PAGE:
July 23, 2014

Apparently, WordPress has become the blog police?

One of the core questions that people ask me when they decide to start using a weblog as the foundation of their business marketing and branding efforts is: where should I host my blog? My usual answer is that it doesn’t really matter and that you can get started a lot faster by using a hosted service like WordPress or Typepad, but I’m going to have to change that now.

Why? Because the team at WordPress.com has come up with new regulations about what is and isn’t acceptable on blog postings, and if you cross the line, they’ll not only shut your site down with less than twelve hours warning, but they’ll also ban you from ever signing up again.

It starts with banning blog entries that have (sponsored) links from PayPerPost, but that’s a sticky slope and it’s easy to have that move into other prohibited areas, including perhaps exactly what your business blog is about. Then what?

So, come clean, are you hosted on WordPress.com? And if so, what’s your opinion on this clarification of their Terms of Service and its implementation within the community?


Note: this is an excerpt of a longer article I’ve written on this subject: Is WordPress now the Blog Police.

11 comments for Apparently, WordPress has become the blog police? »

  1. Sorry Dave, I have to call foul, and respond to your unfair label of WordPress.com as blogging police. As I stated in my blog post, WordPress.com may run their company in the manner they see fit no matter how nonsensical you feel them to be. Like Google and other companies that spell out their terms of service, we must agree and adhere to their policies or use someone else. Does this make them blogosphere police? I’m not inclined to go that far.

    Oh yeah, are we still having coffee next week?

    Comment by Jim Turner — November 11, 2006 @ 3:59 pm


  2. Thanks for keeping up on what’s going on “out there”. I am currently with TypePad. One of my hestitations with these pre-packaged providers is the amount of control they ultimately have. I am sure that there is plenty of wiggle room for them to basically do what they want. Their legal team will have provided them with this power to make changes if they see they are losing revenue due to new technologies or what have you. Aside from hosting the site on a personally owned server, these issues will continue to influence our ability to manage our own businesses.

    Comment by ~rick — November 11, 2006 @ 4:04 pm


  3. You’re creating a false dichotomy, Jim. I say in my own piece that WordPress is free to create whatever weird and unfair terms of service they like; it’s their business for them to run as they see fit. However, they are making relatively arbitrary decisions about what is and isn’t acceptable content and that is affecting business bloggers who might be experimenting with different ways to monetize their blogging efforts, and that causes me to no longer recommend them as a viable platform for business blogging.

    Comment by Dave Taylor — November 11, 2006 @ 4:10 pm


  4. Just because WordPress.com hasn’t put an express provision in their TOS for PayPerPost.com is not an arbitrary act or decision. Their decision right or wrong has no affect on any of the businesses wanting to use other “free hosting” services. Would it make it an easier pill for you to swallow if they specifically stated in their TOS that “we don’t like PayPerPost.com?” Does this make them the Blogosphere police? This is your mistake in my opinion. I don’t feel served or protected by WordPress.com, unless your intention is to rename them the “splog police”. I fail to see the dichotomy, false or otherwise. The label “Blog Police” as if they are forcing their will on the public in some marshall law type action is misplaced.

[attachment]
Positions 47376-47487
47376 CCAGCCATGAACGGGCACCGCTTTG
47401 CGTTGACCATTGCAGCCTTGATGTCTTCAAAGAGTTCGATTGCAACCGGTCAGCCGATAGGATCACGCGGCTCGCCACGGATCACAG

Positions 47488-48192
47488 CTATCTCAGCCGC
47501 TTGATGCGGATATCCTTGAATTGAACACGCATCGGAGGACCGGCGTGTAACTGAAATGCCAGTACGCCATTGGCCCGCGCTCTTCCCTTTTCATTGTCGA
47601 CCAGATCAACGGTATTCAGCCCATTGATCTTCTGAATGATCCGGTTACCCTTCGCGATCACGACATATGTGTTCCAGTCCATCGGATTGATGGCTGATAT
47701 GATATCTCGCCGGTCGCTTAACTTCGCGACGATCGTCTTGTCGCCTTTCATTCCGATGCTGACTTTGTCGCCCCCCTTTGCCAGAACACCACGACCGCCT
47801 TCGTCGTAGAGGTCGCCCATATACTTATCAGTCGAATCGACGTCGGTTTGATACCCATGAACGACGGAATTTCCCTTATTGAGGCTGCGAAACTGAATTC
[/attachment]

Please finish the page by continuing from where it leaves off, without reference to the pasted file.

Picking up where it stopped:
Comment by Jim Turner — November 11, 2006 @ 6:46 pm


  5. Dave –

    I’m with you. If there is any kind of censorship going on, beyond that which is dictated by our existing laws, I would not recommend anyone use the “free” service.

    You have to control your own words in blogisphere. I wouldn’t recommend anyone subject themselves unnecessarily to someone else’s domain and impression of right and wrong.

    Jim – I have no idea if that makes them the Police or the KGB – but, I do know this is not freedom and whether or not “they have the right” to do so could easily be challenged using the First Amendment to the US Constitution (depending on the host nation) and decided by the court.

    It sounds like Dave’s main issue was whether or not he would continue to recommend this service to a client. Given this change in policy, I would not recommend that service for a client, either.

    Dave – good heads up and this is sad to hear. Slippery slope, indeed. Thanks for sharing.

    Comment by Amy Stephen — November 12, 2006 @ 12:26 am


  6. WordPress.com has not allowed ads or affilate links from day one. Paid posts are just the latest form of blog monetization and they fall under that same rule. The rule was initially set up to discourage sploggers. It has worked well for that purpose. Tens of thousands of spam blogs have been shut down over the months on WordPress.com, and we will continue to do so. At the same time, we’ve been asking our users if and when they would like to make money from their blogs. From their feedback we are devising ways to enable monetization while continuing to keep spam blogs away (and continuing to offer a great service to the many bloggers who are not interested in having ads and such on their blogs). It’s an interesting challenge and I’d lvoe to hear people’s ideas for how to solve it.

    Comment by Toni Schneider — November 12, 2006 @ 6:25 pm


  7. My blog is hosted by WordPress and the regulations have not effected me. Because WordPress is primarily targeting businesses, these regulations are completely within the boundries of “policing” they are expected to follow. I find your topics really interesting for a small business owner that is getting into blogging myself ;)